In May 2013, a police inspector warned the 86-year-old cheese maker Diana Smart that she could be held responsible for injuries.[3] Chief Superintendent Nigel Avron of Gloucestershire Police also made these comments: "If you are an organiser in some way or some capacity you could potentially be held liable for something that took place at that event".[3] In recent years, organisers of the event, have felt compelled to use a lightweight foam version for safety reasons. In the second race (2013) Australian Caleb Stalder managed to catch the fake cheese and claim victory, despite being some way behind the leaders.[13]


Due to the steepness and uneven surface of Cooper's Hill, there are usually a number of injuries each year. A first aid service is provided by the local St John Ambulance (Gloucester, Cheltenham and Stroud Divisions) at the bottom of the hill.[14] Members of the local rugby club and Young Farmers volunteer their services by acting as 'catchers' for any participants who lose their balance and also are on hand to carry down any casualties requiring first aid who do not reach the bottom. A number of ambulance vehicles attend the event, since there is invariably at least one and often several injuries requiring hospital treatment.[14]

Cooper's Hill Cheese Rolling has been summarised by a previous participant as "twenty young men chasing a cheese off a cliff and tumbling 200 yards to the bottom, where they are scraped up by paramedics and packed off to hospital".[15] This quotation was reported in The Sydney Morning Herald newspaper of 13 November 2008, in an amusingly titled article 'Return to Edam'. The same article reports one Scottish competitor prodding another in the ribs at the top of the hill, quizzing him if his "travel insurance cover[s] this"?[15] The Australian author, Sam Vincent, "questions his sanity" as he is "crouched on the summit of a diabolical slope", alongside thirteen other competitors whilst they are "awaiting the call to start what is surely the world's most dangerous footrace".[15]

The notoriety of cheese rolling is widespread and its somewhat de facto tally of annual injuries has been the subject of much coverage in news and television programmes. Alongside reputable broadcasters such as the BBC Television reporting, the global sports magazine TV shows Gillette World Sport and Trans World Sport have both mused at the activities and the ensuing injuries for many years.


Results of the Cooper's Hill Cheese-Rolling & Wake
Year Race 1 Race 2 Race 3
(Women's race)
Race 4 Race 5
(from 2006)
Notes / Reference
1986 Steve Gyde Steve Gyde ? Steven Brain Steven Brain [16]
1987 Steven Brain Steve Gyde ? Steven Brain [16]
1988 Steve Gyde Steve Gyde ? Steven Brain [16]
1990 Steven Brain Steve Gyde ? Steven Brain [16]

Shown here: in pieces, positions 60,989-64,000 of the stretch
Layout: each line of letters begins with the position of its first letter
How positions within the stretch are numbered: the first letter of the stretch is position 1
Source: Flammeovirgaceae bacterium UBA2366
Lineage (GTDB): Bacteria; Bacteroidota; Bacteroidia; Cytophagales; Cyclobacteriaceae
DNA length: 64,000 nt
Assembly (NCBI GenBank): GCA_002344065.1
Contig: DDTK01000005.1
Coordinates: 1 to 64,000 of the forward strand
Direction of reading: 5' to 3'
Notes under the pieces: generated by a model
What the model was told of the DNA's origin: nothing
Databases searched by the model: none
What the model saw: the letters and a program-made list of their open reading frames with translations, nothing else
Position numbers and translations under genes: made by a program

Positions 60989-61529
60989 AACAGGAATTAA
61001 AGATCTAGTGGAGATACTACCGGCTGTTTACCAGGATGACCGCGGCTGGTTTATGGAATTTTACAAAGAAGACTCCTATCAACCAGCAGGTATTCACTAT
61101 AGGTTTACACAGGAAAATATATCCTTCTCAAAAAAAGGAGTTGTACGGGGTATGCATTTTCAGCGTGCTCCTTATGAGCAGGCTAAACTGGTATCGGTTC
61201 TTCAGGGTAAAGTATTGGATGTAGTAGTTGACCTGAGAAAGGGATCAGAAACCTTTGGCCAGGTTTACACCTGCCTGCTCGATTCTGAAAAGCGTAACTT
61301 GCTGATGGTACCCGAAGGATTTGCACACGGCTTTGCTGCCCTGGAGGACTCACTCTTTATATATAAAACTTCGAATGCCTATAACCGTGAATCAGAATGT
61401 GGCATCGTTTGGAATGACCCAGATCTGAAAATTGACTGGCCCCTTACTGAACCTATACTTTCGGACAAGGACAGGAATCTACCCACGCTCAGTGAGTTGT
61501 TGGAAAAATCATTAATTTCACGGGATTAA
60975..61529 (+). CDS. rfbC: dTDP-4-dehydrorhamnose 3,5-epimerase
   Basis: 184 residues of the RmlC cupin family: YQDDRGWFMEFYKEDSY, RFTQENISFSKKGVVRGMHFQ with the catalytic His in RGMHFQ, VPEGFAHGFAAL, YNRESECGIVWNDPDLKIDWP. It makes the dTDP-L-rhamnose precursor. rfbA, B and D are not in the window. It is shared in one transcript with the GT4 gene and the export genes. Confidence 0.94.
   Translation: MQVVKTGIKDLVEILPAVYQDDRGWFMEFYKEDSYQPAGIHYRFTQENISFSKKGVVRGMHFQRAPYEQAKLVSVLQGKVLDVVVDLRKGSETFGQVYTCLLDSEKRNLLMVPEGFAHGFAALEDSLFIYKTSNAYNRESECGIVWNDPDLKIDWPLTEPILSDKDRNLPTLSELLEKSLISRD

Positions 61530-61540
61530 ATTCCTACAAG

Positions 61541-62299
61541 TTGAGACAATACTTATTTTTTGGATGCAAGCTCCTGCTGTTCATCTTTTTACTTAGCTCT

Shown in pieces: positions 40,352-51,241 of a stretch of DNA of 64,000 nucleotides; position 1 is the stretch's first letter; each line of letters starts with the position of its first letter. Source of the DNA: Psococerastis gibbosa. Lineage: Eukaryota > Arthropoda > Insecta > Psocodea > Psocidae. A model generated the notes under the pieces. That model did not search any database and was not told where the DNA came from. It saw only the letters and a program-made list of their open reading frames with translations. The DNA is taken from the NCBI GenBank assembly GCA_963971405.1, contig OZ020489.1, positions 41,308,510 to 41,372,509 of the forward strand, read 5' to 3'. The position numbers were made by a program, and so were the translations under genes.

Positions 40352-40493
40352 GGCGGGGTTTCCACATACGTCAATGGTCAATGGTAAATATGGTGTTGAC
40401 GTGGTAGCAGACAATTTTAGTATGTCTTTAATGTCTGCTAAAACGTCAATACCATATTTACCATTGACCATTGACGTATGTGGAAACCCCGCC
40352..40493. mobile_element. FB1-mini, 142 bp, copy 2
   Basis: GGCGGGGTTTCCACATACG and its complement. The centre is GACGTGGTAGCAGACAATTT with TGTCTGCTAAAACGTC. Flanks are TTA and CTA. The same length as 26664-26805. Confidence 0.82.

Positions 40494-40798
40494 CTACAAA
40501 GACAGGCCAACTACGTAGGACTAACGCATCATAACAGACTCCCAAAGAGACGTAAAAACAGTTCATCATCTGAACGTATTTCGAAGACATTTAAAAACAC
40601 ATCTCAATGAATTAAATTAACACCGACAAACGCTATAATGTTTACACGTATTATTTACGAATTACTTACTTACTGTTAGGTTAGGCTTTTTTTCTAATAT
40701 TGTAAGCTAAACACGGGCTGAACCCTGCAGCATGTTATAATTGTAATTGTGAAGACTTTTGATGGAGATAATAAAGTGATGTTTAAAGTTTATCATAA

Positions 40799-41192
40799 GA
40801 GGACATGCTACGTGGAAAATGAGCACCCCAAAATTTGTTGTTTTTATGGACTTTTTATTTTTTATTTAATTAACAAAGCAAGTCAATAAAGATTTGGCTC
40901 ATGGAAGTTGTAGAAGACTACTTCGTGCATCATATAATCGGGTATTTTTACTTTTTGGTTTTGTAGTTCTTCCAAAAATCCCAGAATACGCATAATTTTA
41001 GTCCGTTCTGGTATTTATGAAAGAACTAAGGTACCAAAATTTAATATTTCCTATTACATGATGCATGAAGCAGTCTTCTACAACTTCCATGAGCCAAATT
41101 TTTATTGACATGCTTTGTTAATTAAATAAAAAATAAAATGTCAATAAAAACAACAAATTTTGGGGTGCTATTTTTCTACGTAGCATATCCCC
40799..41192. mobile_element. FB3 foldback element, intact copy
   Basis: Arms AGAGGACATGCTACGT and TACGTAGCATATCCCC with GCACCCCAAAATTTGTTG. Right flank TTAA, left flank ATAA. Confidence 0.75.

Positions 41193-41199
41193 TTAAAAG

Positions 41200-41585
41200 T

1991 Steve Gyde Steve Gyde ? Steve Gyde [16]
1994 Craig Carter Kevin Zinter ? Steve Gyde [17]
1995 Steven Brain Darren Yates ? Carl Farewell [18][16]
1996 Travis Moulton Tim Drnec ? Chris Adams [citation needed]
1997 Steven Brain Steven Brain Tina Rimmer Craig Carter [17][19]
1998 Peter Astman Amelia Hardwick [20] 2 races abandoned for safety, due to 33 injuries the previous year
1999 Steven Brain Steven Brain Helen Thorpe Steven Brain [21]
2000 Steven Brain Steven Brain Kirsty Shepherd Craig Brown [22]
2001 [23] event abandoned due to foot-and-mouth disease, however, a single cheese was still rolled down the hill to maintain tradition
2002 Craig Brown Steven Brain Kirsty Shepherd Steven Brain [24] due to Queens Jubilee celebrations leading the Bank Holiday festivities, the Cheese Rolling was deferred a day, and took place on a Tuesday for the first time
2003 [25] event abandoned due to volunteer safety team being diverted to Algeria following their earthquake; a solitary cheese was rolled by the committee a few days later to retain tradition
2004 Padam Shreer Nepal Marc EllisNew Zealand Dionne Carter New Zealand Aaron Walden [26][27] race 1 winner was a British Army soldier from the Ghurkhas
2005 Jason Crowther Chris Anderson Dionne CarterNew Zealand Aaron Walden [1][28] Images and references by BBC.
2006 Jason Crowther Craig Fairley Dionne CarterNew Zealand Chris Anderson Andrew Brewin [29] A fifth race added due to an increase in competitors
2007 Jason Crowther Aaron Walden Jemima Bullock Alan Morris Chris Anderson [15][30]
2008 Chris Anderson Peter Mackenzie-Shaw Flo Early Craig Fairley Wade Sansom [31]
2009 Chris Anderson Scott Bevan Michelle Kokiri-Gisbon Chris Anderson Josh Geitz [32][33][14]
2010 Chris Anderson Craig Fairley Tanya Silverman Chris Anderson [34]
2011 Chris Anderson Chris Anderson Jo Guest Chris Anderson [35][36][7]
2012 Chris Anderson Chris Anderson Lucy Townsend Ryan Fairley [37]
2013 Kenny Rackers United States Keleb Stalder Australia Lucy Townsend Ryan Fairley Tomoaki Tanaka Japan [13][38][2]
2014 Joshua Shepherd Ryan Fairley Lucy Townsend Sheldon Ronald [39]
2015 Chris Anderson Ryan Fairley Keavy Morgan Chris Anderson [40]
2016 Chris Anderson Chris Anderson Flo Early Ryan Fairley[41] [42][43]
2017 Chris Anderson Chris Anderson Keavy Morgan Chris Anderson [44]
2018 Chris Anderson Christopher Parperis Flo Early Chris Anderson [45][46][47][44] Chris Anderson sets a new all-time record of 22 race wins
2019 Max McDougall[48] Ryan Fairley Flo Early Mark Kitt Canada Trent Unsworth [49] Flo Early sets a new all-time record of 4 race wins in the ladies race.
2020 2020 event cancelled due to COVID-19.[10]

Multiple winners[edit]

Men's race[edit]